God has called us by name and we are his
January 8, 2022
Grace Episcopal Church (Nampa, Idaho)
I have a confession. I have never liked or even understood celebrating the end of one year and the beginning of another. Part of my apathy or even antipathy, lies in the fact that I’m just not a party person. Alcohol just makes me sleepy and there’s only so much light-hearted banter I can bear. I’m a New Year’s curmudgeon and that’s a fact!
This year, however, I can sympathize with so many who are hoping, even praying, that, somehow we can leave behind us all that made 2021 so challenging. The problem is, we can’t just wrap up the offending old year in newspapers and deposit it in the trash bin. A new year isn’t delivered in an Amazon box, just waiting for each of us to unwrap its wonders. What a new year is, as well as I can discern, is the opportunity for each of us to decide how we might go forward differently.
In the Church we call this “repenting”. To repent is to change one’s mind or heart and therefore, to change one’s behavior. It is, literally, to go another direction. If 2021 left us unsatisfied and confused, then how will we do 2022 differently? 2022, or any year, will not simply present us with a different life, a different experience. We shape the year ahead. It will be a year of courage and hope or a year of confusion and separation, depending on how we choose to act, how we choose to respond to events. We are not stones on the beach at the mercy of the rain and the wind and the tides. We are human beings with agency.
With this in mind, the Church in its wisdom, begins the new year, the First Sunday after the Epiphany, with the renewal of baptismal vows. We journey with Jesus to the Jordon and watch as he is baptized by John. Why is he there? Scholars have speculated throughout the ages. I suspect that Jesus was there for the same reason I invite each of you to be there tomorrow. Before we set out on a new path, we need to remember who we are and where we are going.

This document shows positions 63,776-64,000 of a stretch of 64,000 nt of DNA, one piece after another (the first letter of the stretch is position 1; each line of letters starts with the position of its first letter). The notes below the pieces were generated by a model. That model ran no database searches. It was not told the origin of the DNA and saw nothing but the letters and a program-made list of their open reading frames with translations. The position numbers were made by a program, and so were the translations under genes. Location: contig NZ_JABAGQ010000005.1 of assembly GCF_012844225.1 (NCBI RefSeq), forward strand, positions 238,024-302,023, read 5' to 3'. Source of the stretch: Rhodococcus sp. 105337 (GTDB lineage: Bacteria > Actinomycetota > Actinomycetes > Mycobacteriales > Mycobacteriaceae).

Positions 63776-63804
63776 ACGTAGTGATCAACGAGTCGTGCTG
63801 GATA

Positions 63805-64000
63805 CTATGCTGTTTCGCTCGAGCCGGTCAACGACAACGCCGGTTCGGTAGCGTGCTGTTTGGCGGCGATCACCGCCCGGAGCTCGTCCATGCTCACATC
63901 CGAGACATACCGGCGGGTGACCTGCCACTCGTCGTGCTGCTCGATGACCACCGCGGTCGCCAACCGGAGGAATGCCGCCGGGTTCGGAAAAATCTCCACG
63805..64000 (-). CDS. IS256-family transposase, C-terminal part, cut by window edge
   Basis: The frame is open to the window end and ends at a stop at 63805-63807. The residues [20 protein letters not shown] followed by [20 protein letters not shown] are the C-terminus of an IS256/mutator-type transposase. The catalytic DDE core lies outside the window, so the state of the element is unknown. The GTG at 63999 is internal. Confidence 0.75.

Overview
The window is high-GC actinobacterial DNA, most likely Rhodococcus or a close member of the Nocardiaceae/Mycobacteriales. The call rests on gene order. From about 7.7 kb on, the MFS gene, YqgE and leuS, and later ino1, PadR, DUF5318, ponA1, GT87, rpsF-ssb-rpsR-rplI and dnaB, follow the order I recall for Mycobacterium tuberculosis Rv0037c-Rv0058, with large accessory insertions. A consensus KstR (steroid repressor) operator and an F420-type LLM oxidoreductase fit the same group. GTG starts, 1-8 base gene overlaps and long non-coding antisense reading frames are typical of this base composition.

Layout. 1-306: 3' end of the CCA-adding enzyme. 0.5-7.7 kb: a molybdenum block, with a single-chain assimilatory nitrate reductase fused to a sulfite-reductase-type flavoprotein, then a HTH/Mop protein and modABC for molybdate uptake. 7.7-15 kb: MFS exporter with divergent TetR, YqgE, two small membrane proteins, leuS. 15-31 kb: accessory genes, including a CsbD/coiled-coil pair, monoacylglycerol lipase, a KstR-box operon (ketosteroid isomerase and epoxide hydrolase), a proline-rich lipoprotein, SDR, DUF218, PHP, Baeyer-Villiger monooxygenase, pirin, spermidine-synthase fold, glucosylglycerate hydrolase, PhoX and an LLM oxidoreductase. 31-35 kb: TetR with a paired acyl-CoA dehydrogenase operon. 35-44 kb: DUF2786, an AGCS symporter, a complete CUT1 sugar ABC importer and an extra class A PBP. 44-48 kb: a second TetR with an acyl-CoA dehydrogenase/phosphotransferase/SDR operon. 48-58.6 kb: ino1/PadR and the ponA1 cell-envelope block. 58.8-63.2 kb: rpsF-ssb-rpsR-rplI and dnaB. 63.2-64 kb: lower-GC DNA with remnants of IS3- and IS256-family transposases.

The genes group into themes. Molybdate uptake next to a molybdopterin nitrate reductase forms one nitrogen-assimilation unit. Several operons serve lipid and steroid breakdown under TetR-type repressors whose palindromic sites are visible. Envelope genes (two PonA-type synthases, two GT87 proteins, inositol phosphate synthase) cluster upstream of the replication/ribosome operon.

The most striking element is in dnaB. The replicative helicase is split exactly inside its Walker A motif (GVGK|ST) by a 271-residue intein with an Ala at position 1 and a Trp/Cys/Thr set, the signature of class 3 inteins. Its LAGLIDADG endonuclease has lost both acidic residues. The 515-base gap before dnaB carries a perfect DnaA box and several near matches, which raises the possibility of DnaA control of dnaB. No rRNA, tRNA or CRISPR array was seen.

We do that, as Christians, with the renewal of our baptismal vows. We remember who God is and whose we are. We remember what is essential, what sets the boundary stones of our lives and intensions---love God, love one another, walk humbly together, forgive one another, encourage one another, honor one another. We remember that which has no place in our lives---judgement, condemnation, unforgiveness, arrogance. We remember our purpose, to serve God and one another. We come, as it were, to reset our compass so that we may boldly stride forth on this new path Christ has set before us.
2021 was not an easy year. I suspect that 2022 may even be more challenging, but it is a challenge that we are equipped to face. It is a new year! It is God’s new year. God has called us by name and we are his!